2. Whilst the media and many economists seem to obsess on double-dip fears,what about a continuation of slow growth followed by QE2? That sounds like a recipe for stagflation to me. This may well be convenient for many sovereign nations who have high and increasing levels of nominal debts. If wage rises stay at low rates this may not be quite so convenient for individual debtors but they too may have some gain.

3. As estimates and projections for QE2 seem only to be rising one cannot avoid the thought that inflation at higher levels than that implied by stagflation could be triggered. This of course could coincide in a horrible policy mix.

So my thought is that economists should raise their noses from the grindstone of double-dip fears and consider other possible implications of what s happening. Indeed let me return to a theme of mine expressed in a question. As the existence of QE2 would clearly imply that QE1 failed, on what grounds can one reasonably expect QE2 to succeed?

The UK experience with inflation

This has been problematic to say the least. The UK Monetary Policy Committee does not have the leeway the Federal Reserve has to talk of raising inflation levels as our inflation is well above target. Indeed our previous measure of inflation RPI-X at 4.7% exceeds its previous target of 2.5% by some 2.2%. I would remind you that this has led a member of the Shadow Monetary Policy Committee to say this as I reported on the 5th October.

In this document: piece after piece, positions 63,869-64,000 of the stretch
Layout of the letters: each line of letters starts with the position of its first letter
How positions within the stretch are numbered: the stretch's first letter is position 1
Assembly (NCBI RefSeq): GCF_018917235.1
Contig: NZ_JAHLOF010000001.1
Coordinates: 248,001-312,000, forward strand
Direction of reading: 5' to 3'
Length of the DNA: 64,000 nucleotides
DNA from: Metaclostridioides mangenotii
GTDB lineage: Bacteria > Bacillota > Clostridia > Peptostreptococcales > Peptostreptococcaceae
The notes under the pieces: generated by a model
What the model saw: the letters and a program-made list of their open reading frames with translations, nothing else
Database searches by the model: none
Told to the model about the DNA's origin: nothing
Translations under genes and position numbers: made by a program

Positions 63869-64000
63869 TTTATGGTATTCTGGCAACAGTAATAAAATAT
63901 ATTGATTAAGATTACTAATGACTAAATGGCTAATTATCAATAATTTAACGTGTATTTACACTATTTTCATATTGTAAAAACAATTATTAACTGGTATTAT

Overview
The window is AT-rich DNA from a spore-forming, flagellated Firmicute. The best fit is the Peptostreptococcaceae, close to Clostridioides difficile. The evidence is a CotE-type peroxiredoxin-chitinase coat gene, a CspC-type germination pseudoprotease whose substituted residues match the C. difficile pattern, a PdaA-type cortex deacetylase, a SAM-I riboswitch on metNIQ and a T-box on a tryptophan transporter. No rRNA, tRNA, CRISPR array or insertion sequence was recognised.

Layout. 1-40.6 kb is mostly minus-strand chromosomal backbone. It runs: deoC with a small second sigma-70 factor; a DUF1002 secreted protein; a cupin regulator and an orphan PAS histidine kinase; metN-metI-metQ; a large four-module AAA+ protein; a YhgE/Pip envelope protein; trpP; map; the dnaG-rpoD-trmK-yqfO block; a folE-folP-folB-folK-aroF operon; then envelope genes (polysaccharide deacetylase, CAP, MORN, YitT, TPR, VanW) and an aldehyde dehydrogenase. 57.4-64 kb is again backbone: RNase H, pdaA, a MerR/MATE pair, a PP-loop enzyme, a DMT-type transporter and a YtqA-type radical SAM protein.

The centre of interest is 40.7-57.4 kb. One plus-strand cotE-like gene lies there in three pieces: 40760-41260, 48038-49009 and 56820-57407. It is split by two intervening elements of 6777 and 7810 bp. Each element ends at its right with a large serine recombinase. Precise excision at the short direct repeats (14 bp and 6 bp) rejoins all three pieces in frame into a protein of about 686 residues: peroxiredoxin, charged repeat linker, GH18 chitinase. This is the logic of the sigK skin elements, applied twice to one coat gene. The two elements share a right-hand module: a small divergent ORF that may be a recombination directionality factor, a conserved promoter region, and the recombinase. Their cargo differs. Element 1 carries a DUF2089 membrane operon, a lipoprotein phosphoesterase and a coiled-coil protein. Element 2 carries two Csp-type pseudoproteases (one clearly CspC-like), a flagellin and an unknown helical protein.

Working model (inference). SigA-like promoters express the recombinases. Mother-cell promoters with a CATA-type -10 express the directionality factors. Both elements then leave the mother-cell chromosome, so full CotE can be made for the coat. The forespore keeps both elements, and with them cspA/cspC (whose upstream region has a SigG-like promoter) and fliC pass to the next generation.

the Bank’s inflation target has no credibility to lose.

And with him being in favour of more monetary stimulus measures we got an estimate of the potential inflation which might result from it. 

There will be a modest inflationary price to pay on exit – perhaps annual CPI inflation will reach 6% and RPI inflation might reach 10%. But that is a problem for 2012 or 2013.

The last sentence is a rather literal version of “kicking the can down the road” to my mind. Why worry about the future?

Shop Prices and Producer Prices tell us a different story from the consensus

This week has given us some evidence on this front. The British Retail Consortium produced some estimates for the behaviour of shop prices in September.

Overall shop price inflation increased marginally in September to 1.9% from 1.7% in August, taking it to the highest rate for five months. Food inflation increased to 4.0% in September from 3.8% in August.

These are not entirely unfamiliar trends and yet again make me wonder about the Bank of England’s definition of the word temporary. Just to add to this we have received producer price numbers for the UK this morning and according to the Office for National Statistics we got the following.

Output price ‘factory gate’ annual inflation for all manufactured products rose 4.4 per cent in September.

Input price annual inflation rose 9.5 per cent in September compared to a rise of 8.7 per cent in August